QUESTION: Now, did you feel like you needed to do any research on either the 2012 mythology, or mythologizing, I suppose, of the year 2012, or the scientific aspects of your character? Which is really, in a way, kind of dealt with very early on in the film?
CHIWETAL EJIOFOR: Yeah. Both. I felt like to really – I mean, I knew a little bit about 2012. I knew enough to know when I got the script and it was called 2012, and it was directed by Roland Emmerich, I knew enough to know the general landscape that the film was going to be in. And that there was an apocalypse movie, really. And so I was – you know, I knew a little bit about the Mayan calendar. But it was important to me to find out a little bit more. You know, to just sort of understand what the context of the film was. And then the same, really, with the science stuff of it. I wanted to know about it, so I had to hit the books a little bit, to just work out what I was – what I was talking about. And – you know, that way, be able to express it in a way that, even if an audience doesn’t get every nuance of it, will be able to get the overall idea. You know. “This is good, this is bad,” that type of thing. And so – you know, it’s important to me to know about that. So, I was – you know, I had a good time with that. And as you say, it was only really for the beginning part of the film. And then the rest of the movie is really about people trying to survive, and trying to – you know, do the best they can, under pretty difficult circumstances.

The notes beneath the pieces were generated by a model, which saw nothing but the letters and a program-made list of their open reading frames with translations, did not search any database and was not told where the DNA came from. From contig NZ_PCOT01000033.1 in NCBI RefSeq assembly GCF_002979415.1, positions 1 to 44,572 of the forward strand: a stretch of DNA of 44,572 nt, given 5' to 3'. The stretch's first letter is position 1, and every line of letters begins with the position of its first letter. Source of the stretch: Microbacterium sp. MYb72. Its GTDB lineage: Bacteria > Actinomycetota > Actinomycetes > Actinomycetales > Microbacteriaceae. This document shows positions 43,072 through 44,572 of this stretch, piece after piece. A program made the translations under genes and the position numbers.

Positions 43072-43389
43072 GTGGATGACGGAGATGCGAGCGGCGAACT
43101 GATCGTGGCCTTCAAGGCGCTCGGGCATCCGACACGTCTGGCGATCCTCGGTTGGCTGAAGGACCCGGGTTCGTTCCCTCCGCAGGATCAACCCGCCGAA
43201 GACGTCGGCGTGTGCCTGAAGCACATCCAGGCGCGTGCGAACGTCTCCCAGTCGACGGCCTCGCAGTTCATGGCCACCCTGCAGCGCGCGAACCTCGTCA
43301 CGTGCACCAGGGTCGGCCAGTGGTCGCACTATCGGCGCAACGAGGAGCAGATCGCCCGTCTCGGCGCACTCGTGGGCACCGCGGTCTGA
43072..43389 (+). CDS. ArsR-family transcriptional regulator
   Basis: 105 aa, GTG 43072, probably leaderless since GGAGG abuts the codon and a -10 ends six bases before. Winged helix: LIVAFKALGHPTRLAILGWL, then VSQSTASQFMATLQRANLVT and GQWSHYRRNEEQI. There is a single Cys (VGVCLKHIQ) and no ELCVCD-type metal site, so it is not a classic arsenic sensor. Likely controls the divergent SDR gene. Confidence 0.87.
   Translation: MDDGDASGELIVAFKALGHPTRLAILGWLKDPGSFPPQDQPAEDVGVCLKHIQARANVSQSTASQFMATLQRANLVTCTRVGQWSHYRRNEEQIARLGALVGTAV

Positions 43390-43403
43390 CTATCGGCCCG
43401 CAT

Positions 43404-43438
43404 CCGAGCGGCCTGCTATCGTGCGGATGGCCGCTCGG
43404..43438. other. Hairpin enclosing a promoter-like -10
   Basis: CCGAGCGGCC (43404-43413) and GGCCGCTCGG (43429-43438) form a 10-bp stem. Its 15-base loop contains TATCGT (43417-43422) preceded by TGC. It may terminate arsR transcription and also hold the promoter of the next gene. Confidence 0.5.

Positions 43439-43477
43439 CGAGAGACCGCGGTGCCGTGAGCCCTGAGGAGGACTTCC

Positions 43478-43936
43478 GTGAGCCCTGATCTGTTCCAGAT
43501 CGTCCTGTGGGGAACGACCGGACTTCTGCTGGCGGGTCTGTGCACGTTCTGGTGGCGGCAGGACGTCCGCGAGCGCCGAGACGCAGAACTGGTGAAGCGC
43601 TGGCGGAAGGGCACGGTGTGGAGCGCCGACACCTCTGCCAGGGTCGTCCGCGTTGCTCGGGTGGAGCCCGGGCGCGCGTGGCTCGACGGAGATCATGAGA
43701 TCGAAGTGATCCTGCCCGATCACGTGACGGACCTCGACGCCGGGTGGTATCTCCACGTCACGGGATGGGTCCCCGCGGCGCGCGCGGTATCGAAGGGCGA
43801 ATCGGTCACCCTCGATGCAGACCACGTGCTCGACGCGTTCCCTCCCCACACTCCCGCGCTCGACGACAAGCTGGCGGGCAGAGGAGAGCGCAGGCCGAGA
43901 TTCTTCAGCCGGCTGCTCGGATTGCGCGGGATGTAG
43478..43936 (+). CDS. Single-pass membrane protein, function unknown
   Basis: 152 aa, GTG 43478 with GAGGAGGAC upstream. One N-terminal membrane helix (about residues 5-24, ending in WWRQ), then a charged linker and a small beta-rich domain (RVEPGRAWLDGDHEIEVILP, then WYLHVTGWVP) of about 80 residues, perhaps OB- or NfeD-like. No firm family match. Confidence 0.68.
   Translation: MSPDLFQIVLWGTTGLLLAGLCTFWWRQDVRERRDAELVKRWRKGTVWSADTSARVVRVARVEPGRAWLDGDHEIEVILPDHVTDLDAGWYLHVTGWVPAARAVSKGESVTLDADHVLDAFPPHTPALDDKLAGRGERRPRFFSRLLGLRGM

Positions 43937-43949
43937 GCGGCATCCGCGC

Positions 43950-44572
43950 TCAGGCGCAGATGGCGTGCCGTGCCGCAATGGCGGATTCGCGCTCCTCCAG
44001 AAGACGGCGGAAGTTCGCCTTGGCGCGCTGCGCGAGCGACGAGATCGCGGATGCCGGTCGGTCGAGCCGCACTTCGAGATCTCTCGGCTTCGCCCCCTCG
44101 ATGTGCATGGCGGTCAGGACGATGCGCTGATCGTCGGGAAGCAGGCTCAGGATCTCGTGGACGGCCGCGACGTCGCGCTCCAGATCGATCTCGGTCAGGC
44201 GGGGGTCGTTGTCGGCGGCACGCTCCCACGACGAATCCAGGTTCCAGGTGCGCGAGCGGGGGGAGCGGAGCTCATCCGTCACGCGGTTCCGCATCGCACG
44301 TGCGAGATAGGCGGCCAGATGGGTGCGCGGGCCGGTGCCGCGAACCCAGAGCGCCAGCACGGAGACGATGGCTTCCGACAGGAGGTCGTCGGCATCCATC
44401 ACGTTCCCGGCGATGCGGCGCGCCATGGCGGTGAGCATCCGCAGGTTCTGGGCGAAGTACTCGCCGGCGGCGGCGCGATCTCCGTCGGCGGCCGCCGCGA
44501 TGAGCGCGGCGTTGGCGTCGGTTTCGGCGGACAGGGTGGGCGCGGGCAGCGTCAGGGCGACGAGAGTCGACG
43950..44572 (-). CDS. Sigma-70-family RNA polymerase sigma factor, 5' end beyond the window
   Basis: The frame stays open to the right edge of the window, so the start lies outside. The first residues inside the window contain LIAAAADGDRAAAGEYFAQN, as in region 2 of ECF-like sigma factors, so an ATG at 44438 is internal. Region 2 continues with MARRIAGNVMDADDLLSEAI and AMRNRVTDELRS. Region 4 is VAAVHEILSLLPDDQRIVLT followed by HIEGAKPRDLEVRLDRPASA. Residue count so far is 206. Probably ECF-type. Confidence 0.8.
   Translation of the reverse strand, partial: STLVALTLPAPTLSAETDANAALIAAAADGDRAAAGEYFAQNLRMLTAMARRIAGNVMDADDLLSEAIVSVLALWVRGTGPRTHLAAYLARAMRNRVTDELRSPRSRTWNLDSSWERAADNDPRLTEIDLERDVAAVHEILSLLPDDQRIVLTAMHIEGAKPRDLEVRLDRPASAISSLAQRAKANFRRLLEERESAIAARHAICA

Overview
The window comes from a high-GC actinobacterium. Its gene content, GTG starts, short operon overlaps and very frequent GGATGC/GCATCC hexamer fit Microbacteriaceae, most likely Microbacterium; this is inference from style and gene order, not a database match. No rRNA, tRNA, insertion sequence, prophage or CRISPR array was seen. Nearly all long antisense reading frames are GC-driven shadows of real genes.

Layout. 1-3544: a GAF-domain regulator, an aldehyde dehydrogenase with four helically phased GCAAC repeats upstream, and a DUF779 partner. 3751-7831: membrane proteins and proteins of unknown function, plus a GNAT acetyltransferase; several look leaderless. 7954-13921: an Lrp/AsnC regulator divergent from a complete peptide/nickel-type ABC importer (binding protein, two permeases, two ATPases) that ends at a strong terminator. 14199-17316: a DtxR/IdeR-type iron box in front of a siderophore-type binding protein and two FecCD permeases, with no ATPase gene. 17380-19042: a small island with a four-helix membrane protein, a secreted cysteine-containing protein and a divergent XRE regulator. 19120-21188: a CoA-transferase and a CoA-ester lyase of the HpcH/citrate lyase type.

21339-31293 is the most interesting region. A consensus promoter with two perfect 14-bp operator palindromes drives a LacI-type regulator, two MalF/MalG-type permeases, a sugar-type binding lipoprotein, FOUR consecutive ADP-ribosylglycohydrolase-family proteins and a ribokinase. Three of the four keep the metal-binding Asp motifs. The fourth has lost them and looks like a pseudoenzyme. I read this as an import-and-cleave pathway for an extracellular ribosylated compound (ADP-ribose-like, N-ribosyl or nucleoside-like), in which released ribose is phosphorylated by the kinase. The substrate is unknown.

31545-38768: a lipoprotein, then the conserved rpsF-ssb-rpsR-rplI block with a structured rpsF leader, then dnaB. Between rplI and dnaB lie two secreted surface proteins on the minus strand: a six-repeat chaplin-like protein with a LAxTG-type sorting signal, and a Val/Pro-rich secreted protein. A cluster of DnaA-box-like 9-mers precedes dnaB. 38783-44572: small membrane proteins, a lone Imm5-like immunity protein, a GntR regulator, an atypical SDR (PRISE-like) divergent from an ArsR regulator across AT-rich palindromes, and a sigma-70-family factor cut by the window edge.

QUESTION: This is probably one of the biggest films you’ve been involved with, I guess, on a large scale. When you’re on a set like this, what goes through your mind? I mean, what are you thinking of? Or do you think about it at all? Do you work any differently, in such a massive, machine-like environment?
CHIWETAL EJIOFOR: No. I mean it’s strange. I always think the same thing, when I’m working. You know. I always feel the same way. You never perceive it – you always just want to do the best work you can do. You want to – you know, you just want to give it your best shot, basically. I’ve never been on a film that’s been a smaller budget, and thought, “Ah, not many people are going to see this, so I can just take it easy today,” you know what I mean? So, I don’t feel any inherent pressure because there may be more people seeing the movie, as a kind of fact of it, because it’s a larger budget. I just feel like I feel whenever I do a project. That you always want to just give it your best go, and see what happens, you know? And – you know, the sets are bigger. But when the comes down to it, the camera can only catch so much. And so what you’re actually contributing in any particular take is – you know, a narrow part of the whole thing. A narrow part of the whole set. Or just your face, or just an eye, you know? So, it’s kind of – you know, you’re still dealing with the same relationship, in terms of the camera, and in terms of the other actors, that you do on any picture.
QUESTION: You mentioned that you find that you were able to visualize, when you’re reading the script, what these things are going to look like. When you’re working on a movie like this, and you have to react to visual – to non-existent visual sequences, do you have the same – did you find that also equally challenging?